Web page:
Tiger Woods is the most famous athlete on the planet.
He also is the wealthiest, earning $87 million last year.
Now Woods has a new title to go along with his booming 300-yard drives and his 10 major championship trophies - he is the world's most dominant athlete.
Some will be quick to make a case for cyclist Lance Armstrong, a cancer survivor who appears to be on his way to an unprecedented seventh consecutive Tour de France title.
Armstrong's feat is truly incredible, but it falls a few inches short of Tiger's jaw-dropping accomplishments.
Armstrong basically spends a whole year training for the grueling, month-long Tour de France. Imagine what might happen if Woods spent his entire offseason getting ready for just one golf tournament.
Tiger is tough.
He is tenacious.
He not only wins majors, he wins them big.
Woods is a lengthy 1-iron away from supplanting Jack Nicklaus as the greatest golfer ever, but no one can argue with Tiger's talent.
Woods' so-called slump and swing changes were temporary.
After going winless in 10 major championships from the 2002 U.S. Open until the start of this season, Tiger has bounced back stronger than ever.
He has won two of golf's three major championships so far - the Masters in April and the British Open on Sunday. Woods made a late run at winning the U.S. Open in June before finishing second.
Next up for the world's
No. 1 ranked golfer is next month's fourth major, the PGA Championship.
Woods is virtually unbeatable when leading after three rounds, as evidenced by his 32-3 record on the PGA Tour and 10-0 mark in the majors.
Tiger is the best closer in sports.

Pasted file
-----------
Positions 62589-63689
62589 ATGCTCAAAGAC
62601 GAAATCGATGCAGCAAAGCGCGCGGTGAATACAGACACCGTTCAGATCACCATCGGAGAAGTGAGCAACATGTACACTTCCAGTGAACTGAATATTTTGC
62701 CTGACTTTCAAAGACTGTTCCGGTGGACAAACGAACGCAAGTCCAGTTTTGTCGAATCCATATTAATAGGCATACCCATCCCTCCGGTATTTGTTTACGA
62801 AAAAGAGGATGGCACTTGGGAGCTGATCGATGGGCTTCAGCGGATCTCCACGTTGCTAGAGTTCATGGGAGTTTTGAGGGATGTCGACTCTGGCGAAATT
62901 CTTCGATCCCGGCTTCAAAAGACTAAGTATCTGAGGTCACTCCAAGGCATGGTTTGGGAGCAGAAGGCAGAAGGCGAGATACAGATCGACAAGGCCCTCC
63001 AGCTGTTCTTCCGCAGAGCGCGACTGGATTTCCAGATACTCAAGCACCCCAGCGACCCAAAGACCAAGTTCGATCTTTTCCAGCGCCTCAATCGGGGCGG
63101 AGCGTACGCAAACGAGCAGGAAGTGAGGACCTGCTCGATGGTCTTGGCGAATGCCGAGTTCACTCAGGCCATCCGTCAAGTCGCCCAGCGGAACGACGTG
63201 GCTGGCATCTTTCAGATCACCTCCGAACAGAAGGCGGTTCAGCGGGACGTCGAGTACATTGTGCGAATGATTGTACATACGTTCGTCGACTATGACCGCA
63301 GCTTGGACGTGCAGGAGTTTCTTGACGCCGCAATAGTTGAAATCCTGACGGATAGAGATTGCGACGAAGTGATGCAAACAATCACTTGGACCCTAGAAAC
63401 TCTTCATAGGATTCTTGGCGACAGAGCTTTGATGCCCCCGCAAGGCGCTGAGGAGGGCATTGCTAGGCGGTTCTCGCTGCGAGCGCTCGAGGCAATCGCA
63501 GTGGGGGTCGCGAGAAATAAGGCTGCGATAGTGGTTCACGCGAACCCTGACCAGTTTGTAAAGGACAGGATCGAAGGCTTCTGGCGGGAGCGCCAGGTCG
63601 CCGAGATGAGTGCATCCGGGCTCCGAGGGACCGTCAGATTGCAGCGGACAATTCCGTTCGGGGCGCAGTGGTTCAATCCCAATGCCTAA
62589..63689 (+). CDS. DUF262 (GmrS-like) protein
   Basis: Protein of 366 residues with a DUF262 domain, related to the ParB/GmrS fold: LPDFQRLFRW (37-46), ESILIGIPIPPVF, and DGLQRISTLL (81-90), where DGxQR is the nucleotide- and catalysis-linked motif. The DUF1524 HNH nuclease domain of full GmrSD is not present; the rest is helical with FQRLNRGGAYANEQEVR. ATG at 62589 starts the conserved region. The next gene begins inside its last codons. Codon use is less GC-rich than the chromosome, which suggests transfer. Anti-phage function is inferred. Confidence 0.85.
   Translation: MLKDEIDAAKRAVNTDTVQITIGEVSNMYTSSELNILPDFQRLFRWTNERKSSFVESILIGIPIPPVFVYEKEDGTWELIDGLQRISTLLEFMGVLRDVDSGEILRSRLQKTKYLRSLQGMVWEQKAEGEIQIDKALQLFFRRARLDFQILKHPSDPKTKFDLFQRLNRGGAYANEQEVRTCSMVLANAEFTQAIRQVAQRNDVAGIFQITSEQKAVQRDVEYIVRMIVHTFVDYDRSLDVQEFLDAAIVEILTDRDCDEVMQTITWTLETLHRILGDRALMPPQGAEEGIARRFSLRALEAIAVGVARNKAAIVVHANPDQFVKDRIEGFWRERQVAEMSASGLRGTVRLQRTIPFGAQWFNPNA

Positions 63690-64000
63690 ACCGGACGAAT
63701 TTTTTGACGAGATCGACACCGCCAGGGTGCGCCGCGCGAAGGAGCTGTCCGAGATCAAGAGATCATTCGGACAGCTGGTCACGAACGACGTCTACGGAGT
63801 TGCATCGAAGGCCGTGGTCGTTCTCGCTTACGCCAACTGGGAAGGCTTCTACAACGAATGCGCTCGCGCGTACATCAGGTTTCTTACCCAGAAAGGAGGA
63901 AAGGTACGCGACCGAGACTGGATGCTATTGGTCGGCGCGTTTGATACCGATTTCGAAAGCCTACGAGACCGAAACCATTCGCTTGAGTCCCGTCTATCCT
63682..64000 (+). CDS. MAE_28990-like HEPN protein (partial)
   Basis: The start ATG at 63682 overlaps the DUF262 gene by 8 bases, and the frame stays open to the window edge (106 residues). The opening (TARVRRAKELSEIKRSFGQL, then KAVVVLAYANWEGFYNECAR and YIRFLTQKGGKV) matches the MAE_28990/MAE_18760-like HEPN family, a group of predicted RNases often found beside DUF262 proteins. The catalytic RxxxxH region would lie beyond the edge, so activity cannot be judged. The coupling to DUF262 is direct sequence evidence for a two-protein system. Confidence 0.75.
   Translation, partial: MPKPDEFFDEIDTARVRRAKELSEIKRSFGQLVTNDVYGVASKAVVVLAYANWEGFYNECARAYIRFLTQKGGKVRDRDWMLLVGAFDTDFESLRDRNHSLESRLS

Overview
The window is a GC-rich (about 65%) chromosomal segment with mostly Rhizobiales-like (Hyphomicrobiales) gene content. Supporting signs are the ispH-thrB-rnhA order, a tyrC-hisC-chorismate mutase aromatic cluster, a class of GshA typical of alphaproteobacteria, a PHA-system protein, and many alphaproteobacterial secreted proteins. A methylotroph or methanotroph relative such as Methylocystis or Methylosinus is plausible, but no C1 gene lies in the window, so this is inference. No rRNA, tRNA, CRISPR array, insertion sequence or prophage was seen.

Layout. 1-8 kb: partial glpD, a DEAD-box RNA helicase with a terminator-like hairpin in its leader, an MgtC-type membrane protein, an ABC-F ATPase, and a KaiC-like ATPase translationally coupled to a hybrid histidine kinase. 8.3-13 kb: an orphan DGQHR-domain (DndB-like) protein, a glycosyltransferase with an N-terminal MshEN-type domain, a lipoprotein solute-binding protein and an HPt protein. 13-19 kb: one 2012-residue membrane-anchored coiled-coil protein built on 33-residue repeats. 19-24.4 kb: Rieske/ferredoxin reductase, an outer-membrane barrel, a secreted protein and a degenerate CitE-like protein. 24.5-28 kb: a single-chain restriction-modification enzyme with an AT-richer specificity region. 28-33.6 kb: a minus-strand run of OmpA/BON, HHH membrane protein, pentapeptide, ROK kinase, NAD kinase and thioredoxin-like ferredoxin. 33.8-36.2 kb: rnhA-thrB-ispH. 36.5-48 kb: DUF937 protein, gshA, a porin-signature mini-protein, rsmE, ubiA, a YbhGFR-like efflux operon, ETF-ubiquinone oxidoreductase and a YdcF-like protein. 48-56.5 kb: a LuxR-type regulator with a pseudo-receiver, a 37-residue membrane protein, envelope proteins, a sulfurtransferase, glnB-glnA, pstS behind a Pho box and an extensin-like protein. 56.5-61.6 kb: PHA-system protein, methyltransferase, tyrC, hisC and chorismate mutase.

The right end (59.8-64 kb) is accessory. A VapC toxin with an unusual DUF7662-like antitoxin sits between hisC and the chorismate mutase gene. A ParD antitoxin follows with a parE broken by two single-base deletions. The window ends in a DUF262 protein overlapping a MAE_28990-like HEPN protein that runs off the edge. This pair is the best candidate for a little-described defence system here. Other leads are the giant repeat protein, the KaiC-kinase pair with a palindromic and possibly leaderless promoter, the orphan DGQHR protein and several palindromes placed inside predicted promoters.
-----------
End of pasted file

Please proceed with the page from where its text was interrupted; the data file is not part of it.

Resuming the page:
He is more dominant than Serena Williams, Shaquille O'Neal, Tom Brady, Jeff Gordon, Mariano Rivera or Armstrong.
Woods is still looked down upon by many of the stodgy, old guard who cover golf because he doesn't feed them colorful quotes.
Those same people continue to pump out puff pieces on the once-great Nicklaus, who has been on the back nine of his career for quite some time now.
As a youngster, Tiger had a poster of the Golden Bear pasted on his bedroom wall. To this day, Woods can recite most of his idol's resume when it comes to Jack's sparkling 56 top-five finishes in major championships.
Nicklaus won 18 major titles in 24 years; Tiger has 10 in nine.
"There's no player that's ever played the game that's been that consistent in the biggest events like Jack," Woods said after his wire-to-wire victory at the British Open. "And to have the opportunity to get to 10 already this soon in my career, it's very exciting.
"I'm looking forward to some good years in my 30s, and hopefully into my 40s."
Nicklaus played his most dominating golf between the ages of 30 and 35, winning seven major championships during that stretch. He won his 10th major at 32.
Tiger doesn't turn 30 for five months.
That puts him well ahead of the pace in his pursuit of Nicklaus' astonishing record, which many thought would never be approached, let alone broken.
The only one who can stop Tiger Woods is himself.